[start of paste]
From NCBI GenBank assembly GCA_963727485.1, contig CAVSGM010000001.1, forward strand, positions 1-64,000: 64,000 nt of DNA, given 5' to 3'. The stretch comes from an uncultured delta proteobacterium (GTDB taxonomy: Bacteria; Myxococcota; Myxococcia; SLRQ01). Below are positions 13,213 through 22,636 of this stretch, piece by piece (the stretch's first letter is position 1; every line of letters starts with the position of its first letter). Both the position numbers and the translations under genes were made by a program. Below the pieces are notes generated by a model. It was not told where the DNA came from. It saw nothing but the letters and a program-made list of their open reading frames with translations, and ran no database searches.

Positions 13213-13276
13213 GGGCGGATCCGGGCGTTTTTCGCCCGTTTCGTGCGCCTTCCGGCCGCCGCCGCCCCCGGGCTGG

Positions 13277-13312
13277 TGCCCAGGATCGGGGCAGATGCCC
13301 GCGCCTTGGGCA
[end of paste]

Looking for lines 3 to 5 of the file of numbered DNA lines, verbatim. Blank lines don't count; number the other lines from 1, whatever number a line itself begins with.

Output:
13213 GGGCGGATCCGGGCGTTTTTCGCCCGTTTCGTGCGCCTTCCGGCCGCCGCCGCCCCCGGGCTGG

Positions 13277-13312
13277 TGCCCAGGATCGGGGCAGATGCCC